An extension of Poncelet's porism

A special case of Poncelet's porism states that whenever a triangle in inscribed in a circle and circumscribes another circle, there exist an infinite family of such triangles.

We can parametrise the possible inner circles with $\theta \in [0, \frac{\pi}{2})$ like so:

Let $\Gamma$ be the unit circle centred at $O = (0,0)$. Call the point $(1,0) A$. Pick a point $B$ on the upper half of $\Gamma$, such that $\angle OAB = \theta$. Reflect $B$ about the x-axis; call this point $C$. Let the incircle of $\triangle ABC$ be $\gamma_\theta$; its radius is $r = 2 \sin \theta + \cos 2 \theta - 1$, and it is centred at $(2 \sin \theta - 1, 0)$.

Find a parametrisation for the infinite family of triangles inscribed in $\Gamma$ and circumscribing $\gamma_\theta$. Then find the formula for the area of any given triangle, and determine when the area attains maxima/minima.

Note by Jake Lai
8 months, 1 week ago

This discussion board is a place to discuss our Daily Challenges and the math and science related to those challenges. Explanations are more than just a solution — they should explain the steps and thinking strategies that you used to obtain the solution. Comments should further the discussion of math and science.

When posting on Brilliant:

• Use the emojis to react to an explanation, whether you're congratulating a job well done , or just really confused .
• Ask specific questions about the challenge or the steps in somebody's explanation. Well-posed questions can add a lot to the discussion, but posting "I don't understand!" doesn't help anyone.
• Try to contribute something new to the discussion, whether it is an extension, generalization or other idea related to the challenge.

MarkdownAppears as
*italics* or _italics_ italics
**bold** or __bold__ bold
- bulleted- list
• bulleted
• list
1. numbered2. list
1. numbered
2. list
Note: you must add a full line of space before and after lists for them to show up correctly
paragraph 1paragraph 2

paragraph 1

paragraph 2

[example link](https://brilliant.org)example link
> This is a quote
This is a quote
    # I indented these lines
# 4 spaces, and now they show
# up as a code block.

print "hello world"
# I indented these lines
# 4 spaces, and now they show
# up as a code block.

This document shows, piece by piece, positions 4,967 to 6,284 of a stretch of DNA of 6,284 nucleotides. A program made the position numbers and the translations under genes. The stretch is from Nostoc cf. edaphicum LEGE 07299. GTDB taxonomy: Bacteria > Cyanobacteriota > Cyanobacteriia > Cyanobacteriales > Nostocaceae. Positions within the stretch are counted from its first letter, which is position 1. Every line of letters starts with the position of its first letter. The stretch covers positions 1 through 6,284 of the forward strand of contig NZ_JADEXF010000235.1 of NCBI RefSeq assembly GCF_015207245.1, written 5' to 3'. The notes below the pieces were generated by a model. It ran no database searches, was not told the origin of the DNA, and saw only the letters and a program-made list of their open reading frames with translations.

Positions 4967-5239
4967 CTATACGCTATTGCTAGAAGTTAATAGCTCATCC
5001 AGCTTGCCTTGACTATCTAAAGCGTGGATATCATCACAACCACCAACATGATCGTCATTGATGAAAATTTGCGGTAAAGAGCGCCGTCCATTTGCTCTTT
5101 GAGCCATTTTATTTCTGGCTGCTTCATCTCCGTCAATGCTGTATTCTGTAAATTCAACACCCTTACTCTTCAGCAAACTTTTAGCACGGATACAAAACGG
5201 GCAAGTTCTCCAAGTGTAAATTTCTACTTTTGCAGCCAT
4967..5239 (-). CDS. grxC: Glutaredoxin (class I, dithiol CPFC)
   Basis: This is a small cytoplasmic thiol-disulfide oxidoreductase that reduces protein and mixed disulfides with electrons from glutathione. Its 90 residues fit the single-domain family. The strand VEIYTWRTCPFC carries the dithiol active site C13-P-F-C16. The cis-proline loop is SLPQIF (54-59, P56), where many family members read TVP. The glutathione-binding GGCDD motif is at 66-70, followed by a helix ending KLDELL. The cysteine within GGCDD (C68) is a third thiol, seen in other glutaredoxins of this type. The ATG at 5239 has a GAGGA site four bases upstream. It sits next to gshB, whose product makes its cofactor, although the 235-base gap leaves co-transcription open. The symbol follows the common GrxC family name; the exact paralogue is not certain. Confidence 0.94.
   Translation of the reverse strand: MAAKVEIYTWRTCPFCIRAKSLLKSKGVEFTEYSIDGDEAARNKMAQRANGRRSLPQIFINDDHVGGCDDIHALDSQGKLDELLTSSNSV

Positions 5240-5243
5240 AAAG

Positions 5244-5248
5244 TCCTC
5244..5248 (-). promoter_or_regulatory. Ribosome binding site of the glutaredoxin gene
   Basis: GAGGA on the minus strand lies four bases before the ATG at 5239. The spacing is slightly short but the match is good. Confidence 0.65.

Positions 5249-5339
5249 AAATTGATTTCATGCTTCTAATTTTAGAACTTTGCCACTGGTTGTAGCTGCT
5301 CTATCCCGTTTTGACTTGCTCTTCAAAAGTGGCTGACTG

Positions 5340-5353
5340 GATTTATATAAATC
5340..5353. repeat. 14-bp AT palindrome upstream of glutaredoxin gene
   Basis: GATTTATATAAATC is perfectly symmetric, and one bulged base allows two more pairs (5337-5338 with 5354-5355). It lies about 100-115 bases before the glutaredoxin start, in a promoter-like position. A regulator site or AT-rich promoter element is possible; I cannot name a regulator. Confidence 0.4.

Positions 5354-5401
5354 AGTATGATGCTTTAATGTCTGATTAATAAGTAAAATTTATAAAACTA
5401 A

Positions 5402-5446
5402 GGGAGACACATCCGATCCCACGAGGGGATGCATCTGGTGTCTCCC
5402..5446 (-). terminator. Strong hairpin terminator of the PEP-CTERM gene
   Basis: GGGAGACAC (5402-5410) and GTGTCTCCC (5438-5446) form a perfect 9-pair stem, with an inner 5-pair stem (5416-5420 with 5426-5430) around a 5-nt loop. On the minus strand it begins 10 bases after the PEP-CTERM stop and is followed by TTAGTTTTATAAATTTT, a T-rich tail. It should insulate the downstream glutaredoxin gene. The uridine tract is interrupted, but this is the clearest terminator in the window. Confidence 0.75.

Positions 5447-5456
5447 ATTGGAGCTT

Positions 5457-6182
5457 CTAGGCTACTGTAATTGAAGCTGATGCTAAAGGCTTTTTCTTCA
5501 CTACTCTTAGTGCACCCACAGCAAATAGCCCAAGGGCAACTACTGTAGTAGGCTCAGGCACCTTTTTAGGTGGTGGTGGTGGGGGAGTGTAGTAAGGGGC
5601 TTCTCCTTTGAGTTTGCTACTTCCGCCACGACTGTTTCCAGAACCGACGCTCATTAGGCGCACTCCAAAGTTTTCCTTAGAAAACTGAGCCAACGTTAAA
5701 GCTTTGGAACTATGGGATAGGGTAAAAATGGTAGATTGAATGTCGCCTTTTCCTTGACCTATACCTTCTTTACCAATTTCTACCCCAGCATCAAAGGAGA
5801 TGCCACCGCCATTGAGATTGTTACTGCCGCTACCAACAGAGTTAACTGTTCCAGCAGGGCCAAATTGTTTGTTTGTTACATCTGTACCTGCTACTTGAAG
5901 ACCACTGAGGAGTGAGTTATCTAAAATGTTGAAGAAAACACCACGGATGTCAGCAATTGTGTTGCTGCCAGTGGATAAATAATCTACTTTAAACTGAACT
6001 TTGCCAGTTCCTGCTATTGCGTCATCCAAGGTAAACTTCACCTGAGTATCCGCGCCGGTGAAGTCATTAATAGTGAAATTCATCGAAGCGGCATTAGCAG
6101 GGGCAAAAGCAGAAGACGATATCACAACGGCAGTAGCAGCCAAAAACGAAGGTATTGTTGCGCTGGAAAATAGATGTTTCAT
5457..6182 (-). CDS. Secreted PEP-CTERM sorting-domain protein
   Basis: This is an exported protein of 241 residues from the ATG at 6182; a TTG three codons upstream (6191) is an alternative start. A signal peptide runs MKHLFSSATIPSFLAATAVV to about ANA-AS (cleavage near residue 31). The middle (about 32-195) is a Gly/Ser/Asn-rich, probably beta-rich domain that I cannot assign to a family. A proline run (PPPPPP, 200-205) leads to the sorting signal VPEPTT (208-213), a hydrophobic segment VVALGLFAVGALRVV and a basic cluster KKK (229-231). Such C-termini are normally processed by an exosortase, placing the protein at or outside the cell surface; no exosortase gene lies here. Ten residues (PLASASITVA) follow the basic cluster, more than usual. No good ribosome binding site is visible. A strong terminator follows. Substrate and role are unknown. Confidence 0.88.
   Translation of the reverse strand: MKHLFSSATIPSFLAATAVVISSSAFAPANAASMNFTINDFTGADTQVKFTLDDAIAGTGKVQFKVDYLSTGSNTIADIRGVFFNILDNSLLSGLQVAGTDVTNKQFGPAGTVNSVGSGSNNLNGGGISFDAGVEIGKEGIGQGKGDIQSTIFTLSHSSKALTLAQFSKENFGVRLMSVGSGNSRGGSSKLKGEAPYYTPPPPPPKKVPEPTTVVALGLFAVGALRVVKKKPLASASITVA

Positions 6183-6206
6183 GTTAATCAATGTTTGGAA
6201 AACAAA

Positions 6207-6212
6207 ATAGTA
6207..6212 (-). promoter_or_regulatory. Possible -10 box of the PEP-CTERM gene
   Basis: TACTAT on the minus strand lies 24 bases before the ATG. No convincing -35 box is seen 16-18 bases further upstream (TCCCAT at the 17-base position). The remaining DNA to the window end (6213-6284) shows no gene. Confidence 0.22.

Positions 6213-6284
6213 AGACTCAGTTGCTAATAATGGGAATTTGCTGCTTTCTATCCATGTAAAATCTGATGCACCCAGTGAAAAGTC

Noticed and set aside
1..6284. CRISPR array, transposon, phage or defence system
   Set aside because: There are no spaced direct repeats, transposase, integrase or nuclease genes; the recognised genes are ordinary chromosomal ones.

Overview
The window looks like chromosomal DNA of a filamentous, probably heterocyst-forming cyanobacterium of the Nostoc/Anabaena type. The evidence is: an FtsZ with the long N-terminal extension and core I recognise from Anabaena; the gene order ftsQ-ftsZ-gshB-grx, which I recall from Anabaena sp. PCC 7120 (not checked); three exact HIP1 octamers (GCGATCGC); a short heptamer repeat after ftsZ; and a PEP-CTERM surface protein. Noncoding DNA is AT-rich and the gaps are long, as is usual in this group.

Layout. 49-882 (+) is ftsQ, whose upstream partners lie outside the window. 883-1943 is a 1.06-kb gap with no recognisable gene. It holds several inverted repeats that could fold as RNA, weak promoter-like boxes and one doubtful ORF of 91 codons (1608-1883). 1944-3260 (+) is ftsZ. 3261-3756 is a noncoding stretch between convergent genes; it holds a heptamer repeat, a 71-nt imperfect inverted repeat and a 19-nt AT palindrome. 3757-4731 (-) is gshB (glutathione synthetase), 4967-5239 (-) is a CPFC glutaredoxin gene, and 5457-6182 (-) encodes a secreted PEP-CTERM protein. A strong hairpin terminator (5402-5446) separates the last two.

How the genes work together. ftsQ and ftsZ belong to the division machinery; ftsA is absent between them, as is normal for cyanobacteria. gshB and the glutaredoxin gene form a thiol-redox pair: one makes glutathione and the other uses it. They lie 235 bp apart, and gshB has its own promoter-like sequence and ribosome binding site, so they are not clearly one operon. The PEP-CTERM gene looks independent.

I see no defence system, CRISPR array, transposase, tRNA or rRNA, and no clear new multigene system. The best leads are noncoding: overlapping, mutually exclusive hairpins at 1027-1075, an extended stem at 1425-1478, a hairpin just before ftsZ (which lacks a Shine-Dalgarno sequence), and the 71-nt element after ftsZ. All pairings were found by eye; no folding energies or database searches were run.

print "hello world"
MathAppears as
Remember to wrap math in $$ ... $$ or $ ... $ to ensure proper formatting.
2 \times 3 $2 \times 3$
2^{34} $2^{34}$
a_{i-1} $a_{i-1}$
\frac{2}{3} $\frac{2}{3}$
\sqrt{2} $\sqrt{2}$
\sum_{i=1}^3 $\sum_{i=1}^3$
\sin \theta $\sin \theta$
\boxed{123} $\boxed{123}$

Sort by:

Thank you for this question. I found it fun to follow several different approaches. I only have a partial solution so far. I have used $d=2 \sin{θ}$ as the distance between the centres of $\mathbf{Γ}$ and $γ_{θ}$.

Step 1. choose a parameterisation. I chose $t$ to be the angle between the x-axis and a line from $\mathbf{I}$, the centre of $γ_{θ}$ (and the incentre of $\mathbf{ABC}$) to an arbitrary point on $\mathbf{Γ}$ : $\mathbf{{A}'}$. The task is then to define a new triangle $\mathbf{{{A}'{B}'{C}'}}$ based on this parameter $t$.

Step 2. Calculate $D$, the distance from $\mathbf{I}$ to $\mathbf{Γ}$ along the line $\overline{\mathbf{I{A}'}}$.

$D = \sqrt{{d^{2} cos^{2} t - d^{2}+1}} - d \cos{t}$

Step 3. Calculate $a$, the distance from $\mathbf{{A}'}$ to $\mathbf{P_{1}}$ or $\mathbf{P_{2}}$, the tangent points of $\mathbf{{A}'}$ on $γ_{θ}$.

$a = \sqrt{{D^{2} - r^{2}}}$

Step 4. Calculate angle $\epsilon$, the angle between $\overline{\mathbf{O{A}'}}$ and $\overline{\mathbf{I{A}'}}$ where $\mathbf{O}$ is the centre of $\mathbf{Γ}$ and the circumcentre of $\mathbf{ABC}$.

$\epsilon = sin^{-1}(d sin{t})$

Step 5. calculate angle $\phi$, the angle between $\overline{\mathbf{I{A}'}}$ and $\overline{\mathbf{P_{1}{A}'}}$.

$\phi = sin^{-1}(\frac{D}{r})$

Step 6. Note that $\mathbf{P_{3}}$, the third point of tangency between $\mathbf{{{A}'{B}'{C}'}}$ and $γ_{θ}$ lies at an angle $t + π - \epsilon$ from $\mathbf{I}$. The angles $t_{2}$ and $t_{3}$ from $\mathbf{I}$ to $\mathbf{{B}'}$ and $\mathbf{{C}'}$ respectively bisect the angles $\mathbf{P_{1}IP_{3}}$ and $\mathbf{P_{2}IP_{3}}$ respectively so:

$t_{2} = t + \frac{3\pi}{4} - \frac{\phi}{2} - \frac{\epsilon}{2}$

$t_{3} = t + \frac{\pi}{4} + \frac{\phi}{2} - \frac{\epsilon}{2}$

Step 7. Calculate $D_{2}$ and $D_{3}$, the distances from $\mathbf{I}$ to $\mathbf{{B}'}$ and $\mathbf{{C}'}$ respectively by the formula in step 2 (using $t_{2}$ and $t_{3}$ in place of $t$) and then calculate $b$ and $c$ using the same method as the calculation of $a$.

Step 8. We now have a description of $\mathbf{{{A}'{B}'{C}'}}$. The area is $r(a+b+c)$ and the perimeter is $2(a+b+c)$. Area and perimeter are maximised when the "$-d cos{t}$" terms in steps 2 and 7 are maximised. If $d$ is positive, this happens when $t=\pi$ and if $d$ is negative when $t=0$. So for small $θ$, triangle $\mathbf{ABC}$ is of larger area than any other $\mathbf{{{A}'{B}'{C}'}}$. For large $θ$, triangle $\mathbf{ABC}$ is smaller than any other $\mathbf{{{A}'{B}'{C}'}}$ with equality at $\theta=\frac{\pi}{6}$ where $\mathbf{ABC}$ is an equilateral triangle and every $\mathbf{{{A}'{B}'{C}'}}$ is of equal area and all have the greatest area of any triangle at any $θ$.

- 7 months ago